Biochemist James Sprague was a member of the Merck Sharp & Dohme Research Laboratories team that pioneered thiazide diuretics, the first class of drugs to safely and effectively treat hypertension, during the 1950s. Sprague — who joined Sharpe & Dohme in 1937, then continued at Merck Sharpe & Dohme after the companies merged — developed chlorothiazide with fellow organic chemist Frederick Novello and pharmacologists Karl Beyer and John Baer.
Chlorothiazide was introduced in 1958, when heart disease was the leading cause of death in the United States and millions of Americans suffered from some form of hypertension. Previously, the only effective medications for treating hypertension were intravenous and intramuscular mercurial agents; both were difficult to use and featured toxic side effects. Chlorothiazide was a safe and effective alternative.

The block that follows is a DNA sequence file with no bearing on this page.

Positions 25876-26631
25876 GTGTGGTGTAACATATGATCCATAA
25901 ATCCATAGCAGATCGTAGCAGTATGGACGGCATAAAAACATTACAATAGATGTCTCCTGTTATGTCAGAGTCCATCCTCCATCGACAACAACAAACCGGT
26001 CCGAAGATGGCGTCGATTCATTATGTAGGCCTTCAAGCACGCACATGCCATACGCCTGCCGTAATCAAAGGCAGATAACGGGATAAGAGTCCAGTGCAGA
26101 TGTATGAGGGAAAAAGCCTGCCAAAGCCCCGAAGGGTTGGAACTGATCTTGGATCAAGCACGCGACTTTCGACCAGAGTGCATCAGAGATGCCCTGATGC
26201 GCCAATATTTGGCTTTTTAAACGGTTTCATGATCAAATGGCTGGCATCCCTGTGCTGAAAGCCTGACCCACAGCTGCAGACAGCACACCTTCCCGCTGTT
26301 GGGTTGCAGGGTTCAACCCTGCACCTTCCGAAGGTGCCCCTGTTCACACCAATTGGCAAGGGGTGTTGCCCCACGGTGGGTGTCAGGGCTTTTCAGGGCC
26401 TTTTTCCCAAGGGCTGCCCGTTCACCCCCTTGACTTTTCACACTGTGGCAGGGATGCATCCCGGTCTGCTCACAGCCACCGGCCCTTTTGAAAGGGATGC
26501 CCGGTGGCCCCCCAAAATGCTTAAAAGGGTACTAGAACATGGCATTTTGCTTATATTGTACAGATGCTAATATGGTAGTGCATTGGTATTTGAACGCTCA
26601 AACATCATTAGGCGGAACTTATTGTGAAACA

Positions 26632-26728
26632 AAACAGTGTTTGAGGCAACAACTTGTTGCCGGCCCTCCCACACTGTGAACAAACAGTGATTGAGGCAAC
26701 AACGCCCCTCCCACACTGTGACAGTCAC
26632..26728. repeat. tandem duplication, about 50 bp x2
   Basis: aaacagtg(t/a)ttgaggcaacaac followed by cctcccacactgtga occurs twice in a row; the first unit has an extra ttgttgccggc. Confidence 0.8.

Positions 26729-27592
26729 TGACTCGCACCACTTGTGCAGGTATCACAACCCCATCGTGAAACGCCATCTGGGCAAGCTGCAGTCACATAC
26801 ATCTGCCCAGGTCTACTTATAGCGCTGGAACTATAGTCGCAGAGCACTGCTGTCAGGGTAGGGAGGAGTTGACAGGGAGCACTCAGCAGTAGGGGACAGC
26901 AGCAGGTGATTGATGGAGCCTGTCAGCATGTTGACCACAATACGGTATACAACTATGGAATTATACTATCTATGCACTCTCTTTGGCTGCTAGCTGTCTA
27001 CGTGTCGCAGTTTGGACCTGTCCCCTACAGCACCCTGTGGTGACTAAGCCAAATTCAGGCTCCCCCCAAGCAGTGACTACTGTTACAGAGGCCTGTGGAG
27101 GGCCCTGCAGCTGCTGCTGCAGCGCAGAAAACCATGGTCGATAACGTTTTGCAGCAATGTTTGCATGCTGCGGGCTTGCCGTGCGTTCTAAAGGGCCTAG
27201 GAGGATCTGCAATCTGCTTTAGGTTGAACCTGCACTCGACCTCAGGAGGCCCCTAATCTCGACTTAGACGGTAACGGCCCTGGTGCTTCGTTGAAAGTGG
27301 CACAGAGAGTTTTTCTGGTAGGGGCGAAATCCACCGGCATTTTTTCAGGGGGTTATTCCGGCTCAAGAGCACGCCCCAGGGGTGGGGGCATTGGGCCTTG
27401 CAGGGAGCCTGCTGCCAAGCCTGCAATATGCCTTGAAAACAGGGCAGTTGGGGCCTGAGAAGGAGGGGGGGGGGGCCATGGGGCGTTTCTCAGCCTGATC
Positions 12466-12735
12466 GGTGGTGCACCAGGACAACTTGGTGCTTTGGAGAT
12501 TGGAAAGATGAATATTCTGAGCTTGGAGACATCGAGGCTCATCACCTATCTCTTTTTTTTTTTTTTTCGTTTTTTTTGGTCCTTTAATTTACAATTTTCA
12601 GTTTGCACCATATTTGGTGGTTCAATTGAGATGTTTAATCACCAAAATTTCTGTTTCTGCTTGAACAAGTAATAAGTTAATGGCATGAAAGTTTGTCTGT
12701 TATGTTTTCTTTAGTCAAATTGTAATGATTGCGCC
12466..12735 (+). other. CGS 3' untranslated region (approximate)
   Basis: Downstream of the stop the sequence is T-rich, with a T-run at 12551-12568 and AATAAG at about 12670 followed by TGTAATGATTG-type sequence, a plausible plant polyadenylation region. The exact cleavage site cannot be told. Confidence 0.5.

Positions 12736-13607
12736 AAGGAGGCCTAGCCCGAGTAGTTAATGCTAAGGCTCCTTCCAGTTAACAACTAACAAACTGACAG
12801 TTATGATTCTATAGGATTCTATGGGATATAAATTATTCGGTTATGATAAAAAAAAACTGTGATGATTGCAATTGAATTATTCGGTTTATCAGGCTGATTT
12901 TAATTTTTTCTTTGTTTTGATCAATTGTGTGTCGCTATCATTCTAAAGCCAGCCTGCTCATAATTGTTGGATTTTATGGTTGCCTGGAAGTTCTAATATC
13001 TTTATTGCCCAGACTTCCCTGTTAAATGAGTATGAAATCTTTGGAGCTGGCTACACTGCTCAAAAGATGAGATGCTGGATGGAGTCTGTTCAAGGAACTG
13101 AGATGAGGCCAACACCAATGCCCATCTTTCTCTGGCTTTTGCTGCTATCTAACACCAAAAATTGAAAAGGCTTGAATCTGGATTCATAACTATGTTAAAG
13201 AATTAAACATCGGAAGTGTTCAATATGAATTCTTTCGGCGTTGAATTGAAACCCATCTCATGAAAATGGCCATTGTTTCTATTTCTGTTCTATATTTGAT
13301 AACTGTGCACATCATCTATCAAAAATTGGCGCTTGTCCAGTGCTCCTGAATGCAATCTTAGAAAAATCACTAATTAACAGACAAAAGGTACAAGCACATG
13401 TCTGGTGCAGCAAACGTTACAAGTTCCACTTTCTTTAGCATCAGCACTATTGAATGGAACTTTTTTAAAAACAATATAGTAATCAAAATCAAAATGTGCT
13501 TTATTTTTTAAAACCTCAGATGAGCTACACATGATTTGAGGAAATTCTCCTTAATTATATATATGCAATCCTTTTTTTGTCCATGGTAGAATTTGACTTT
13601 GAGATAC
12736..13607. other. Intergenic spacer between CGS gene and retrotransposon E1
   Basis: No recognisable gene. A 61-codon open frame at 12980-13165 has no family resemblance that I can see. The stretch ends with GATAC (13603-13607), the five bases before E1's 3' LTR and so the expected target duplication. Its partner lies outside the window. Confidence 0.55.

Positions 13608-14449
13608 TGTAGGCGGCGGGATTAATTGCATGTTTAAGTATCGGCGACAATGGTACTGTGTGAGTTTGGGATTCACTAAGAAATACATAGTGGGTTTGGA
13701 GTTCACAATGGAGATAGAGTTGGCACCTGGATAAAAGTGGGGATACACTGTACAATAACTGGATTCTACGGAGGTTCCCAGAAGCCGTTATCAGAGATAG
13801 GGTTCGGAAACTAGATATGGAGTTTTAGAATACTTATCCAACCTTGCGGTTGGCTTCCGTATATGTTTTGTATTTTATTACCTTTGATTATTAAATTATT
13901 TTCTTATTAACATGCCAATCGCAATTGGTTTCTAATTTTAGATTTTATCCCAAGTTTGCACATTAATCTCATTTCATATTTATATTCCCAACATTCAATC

As early as 1959, the American Heart Association and the National Institutes of Health reported declining death rates resulting from cardiac events, which they partly attributed to the new thiazide antihypertensives. Today, thiazide diuretics remain a first-line treatment for high blood pressure and related heart problems, and to decrease edema.
In 1975, Beyer, Sprague, Baer and Novello received the Lasker Foundation Special Public Health Award for their individual contributions to the invention of thiazide diuretics; Sprague was recognized for directing the chemical search for sulfa compounds that promote the excretion of body salt.
Besides thiazide diuretics, Sprague made other important discoveries in the area of sulfa drugs, helping to develop benemid, a treatment for gout. Named on 53 patents, Sprague received a bachelor’s degree from Franklin College and a doctorate in organic chemistry from the University of Wisconsin-Madison.